By Tom Collins
A late start to the planting season has pushed back the maturity for corn and soybeans, leaving farmers concerned about an early fall frost.
Agronomist Deb Campbell of Agronomy Advantage at Dundalk said farmers worry about frost every year, but this year’s growing season has amplified their worries. She said that as of Aug. 30, corn fields were 10 to 14 days behind normal. She explained that most crops would need to get to early October for the crops to reach full maturity.
Most years, there’s not a killing frost until the second week of October but there have been years when an early frost came in mid-September. The last mid-September frost that impacted crops occurred in September, 2014.
Campbell said if corn was at the early milk stage, a killing frost could be as severe as a 35 per cent yield loss.
“It’s not uncommon to have that (killing frost) once every five to eight years, depending on the geography,” she said. This year’s poor planting and growing seasons seemed to have taken place across most of Ontario, so the risk is more spread out, she said.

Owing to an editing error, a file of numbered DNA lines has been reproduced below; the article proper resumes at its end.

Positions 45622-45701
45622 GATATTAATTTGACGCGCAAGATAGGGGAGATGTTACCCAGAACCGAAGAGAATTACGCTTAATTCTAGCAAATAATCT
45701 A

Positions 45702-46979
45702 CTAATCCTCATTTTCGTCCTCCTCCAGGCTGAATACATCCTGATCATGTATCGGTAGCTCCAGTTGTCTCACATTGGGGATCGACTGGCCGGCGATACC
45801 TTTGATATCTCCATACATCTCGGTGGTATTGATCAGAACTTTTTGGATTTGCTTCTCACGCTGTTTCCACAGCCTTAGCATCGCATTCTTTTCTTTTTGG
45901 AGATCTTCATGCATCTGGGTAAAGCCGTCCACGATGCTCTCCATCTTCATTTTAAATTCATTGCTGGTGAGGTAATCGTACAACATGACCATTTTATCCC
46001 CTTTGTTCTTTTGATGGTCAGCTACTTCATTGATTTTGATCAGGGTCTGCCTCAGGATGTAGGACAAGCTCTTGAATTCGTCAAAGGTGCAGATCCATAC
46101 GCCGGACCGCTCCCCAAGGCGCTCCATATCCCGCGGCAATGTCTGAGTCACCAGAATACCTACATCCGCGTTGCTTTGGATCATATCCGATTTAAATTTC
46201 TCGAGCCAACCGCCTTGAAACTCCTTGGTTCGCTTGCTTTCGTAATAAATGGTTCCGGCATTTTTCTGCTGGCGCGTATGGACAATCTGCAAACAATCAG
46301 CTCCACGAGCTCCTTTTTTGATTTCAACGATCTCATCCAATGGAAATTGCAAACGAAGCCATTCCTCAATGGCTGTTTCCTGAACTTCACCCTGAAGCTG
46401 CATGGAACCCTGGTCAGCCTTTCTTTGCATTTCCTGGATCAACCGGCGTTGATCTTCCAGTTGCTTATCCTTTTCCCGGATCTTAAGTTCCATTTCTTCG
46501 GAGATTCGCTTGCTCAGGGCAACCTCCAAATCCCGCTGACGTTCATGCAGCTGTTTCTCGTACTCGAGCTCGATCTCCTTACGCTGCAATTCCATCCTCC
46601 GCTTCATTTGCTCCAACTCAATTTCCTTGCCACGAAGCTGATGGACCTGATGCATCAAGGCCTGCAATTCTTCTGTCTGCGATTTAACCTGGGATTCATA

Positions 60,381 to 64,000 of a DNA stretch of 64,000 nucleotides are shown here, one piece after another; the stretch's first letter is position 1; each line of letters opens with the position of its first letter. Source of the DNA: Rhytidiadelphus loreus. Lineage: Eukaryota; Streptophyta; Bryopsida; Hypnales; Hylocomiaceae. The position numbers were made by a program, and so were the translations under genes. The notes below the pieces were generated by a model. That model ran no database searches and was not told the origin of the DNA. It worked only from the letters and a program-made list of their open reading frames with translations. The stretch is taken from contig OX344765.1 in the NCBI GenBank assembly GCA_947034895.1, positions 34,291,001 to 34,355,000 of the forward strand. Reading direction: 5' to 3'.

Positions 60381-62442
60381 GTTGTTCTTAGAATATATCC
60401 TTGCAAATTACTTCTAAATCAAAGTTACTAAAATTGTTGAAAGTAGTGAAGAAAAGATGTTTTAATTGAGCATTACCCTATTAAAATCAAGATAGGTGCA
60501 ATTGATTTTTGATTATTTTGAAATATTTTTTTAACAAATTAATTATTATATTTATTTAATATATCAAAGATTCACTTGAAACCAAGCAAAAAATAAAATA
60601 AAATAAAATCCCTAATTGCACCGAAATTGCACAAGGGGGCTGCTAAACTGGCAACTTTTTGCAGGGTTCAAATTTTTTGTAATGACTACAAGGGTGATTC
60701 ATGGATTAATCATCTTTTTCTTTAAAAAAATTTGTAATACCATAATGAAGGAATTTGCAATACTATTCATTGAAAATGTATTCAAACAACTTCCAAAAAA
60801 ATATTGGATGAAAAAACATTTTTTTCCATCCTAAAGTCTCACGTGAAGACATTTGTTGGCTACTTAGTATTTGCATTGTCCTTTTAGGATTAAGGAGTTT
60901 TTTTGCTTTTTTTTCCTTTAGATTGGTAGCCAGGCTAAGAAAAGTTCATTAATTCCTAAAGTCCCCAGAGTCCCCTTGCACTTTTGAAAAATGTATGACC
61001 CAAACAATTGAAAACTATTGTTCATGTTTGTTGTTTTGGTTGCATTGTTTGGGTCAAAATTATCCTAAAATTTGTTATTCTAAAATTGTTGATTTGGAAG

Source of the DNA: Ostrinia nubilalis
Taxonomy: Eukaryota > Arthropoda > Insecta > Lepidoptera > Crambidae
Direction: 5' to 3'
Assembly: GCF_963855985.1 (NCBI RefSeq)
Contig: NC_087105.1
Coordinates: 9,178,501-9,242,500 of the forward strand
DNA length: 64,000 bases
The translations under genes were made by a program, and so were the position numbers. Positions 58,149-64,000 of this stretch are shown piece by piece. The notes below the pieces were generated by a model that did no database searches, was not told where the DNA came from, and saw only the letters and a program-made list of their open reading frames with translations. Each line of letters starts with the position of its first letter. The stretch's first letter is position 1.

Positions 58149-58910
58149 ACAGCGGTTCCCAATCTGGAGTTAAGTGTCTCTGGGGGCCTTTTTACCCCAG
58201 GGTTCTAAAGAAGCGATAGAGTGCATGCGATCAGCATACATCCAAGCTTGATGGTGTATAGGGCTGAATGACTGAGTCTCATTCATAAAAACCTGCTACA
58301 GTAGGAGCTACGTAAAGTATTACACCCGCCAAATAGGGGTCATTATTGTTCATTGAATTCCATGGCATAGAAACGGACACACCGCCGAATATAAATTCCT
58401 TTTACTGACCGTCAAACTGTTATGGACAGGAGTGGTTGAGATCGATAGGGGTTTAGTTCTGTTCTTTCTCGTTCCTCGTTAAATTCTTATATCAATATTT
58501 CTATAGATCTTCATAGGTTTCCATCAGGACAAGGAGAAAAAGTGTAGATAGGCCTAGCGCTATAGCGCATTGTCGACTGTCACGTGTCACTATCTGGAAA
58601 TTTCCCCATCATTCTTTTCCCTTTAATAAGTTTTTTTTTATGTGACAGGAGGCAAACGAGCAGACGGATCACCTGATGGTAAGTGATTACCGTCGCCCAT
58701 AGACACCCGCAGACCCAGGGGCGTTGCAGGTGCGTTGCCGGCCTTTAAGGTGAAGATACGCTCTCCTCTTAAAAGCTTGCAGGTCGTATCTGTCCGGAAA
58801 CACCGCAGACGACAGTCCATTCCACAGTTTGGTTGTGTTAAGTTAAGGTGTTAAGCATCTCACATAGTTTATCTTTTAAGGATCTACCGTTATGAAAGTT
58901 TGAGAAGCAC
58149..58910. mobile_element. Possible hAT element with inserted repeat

Even corn planted next to each other in the same field could be 10 days apart in their maturity, she said. “That’s not normal, that’s extreme for corn,” she said.
Campbell said there isn’t as much concern about soybeans as it can adapt to different weather seasons a lot easier than corn.
The Grain Farmers of Ontario said that most corn fields had pollinated by the week of Aug. 9, and on average it takes 60 days from pollination to physiological maturity, also known as black layer.
The good news from Accuweather is its forecast: Summer warmth and humidity will linger across most of Ontario throughout the fall and might delay the annual first frost by a week or two. The bad news is that weather forecasters can be wrong.
Corn producers worry about early frost but forecast calls for more heat
By Tom Collins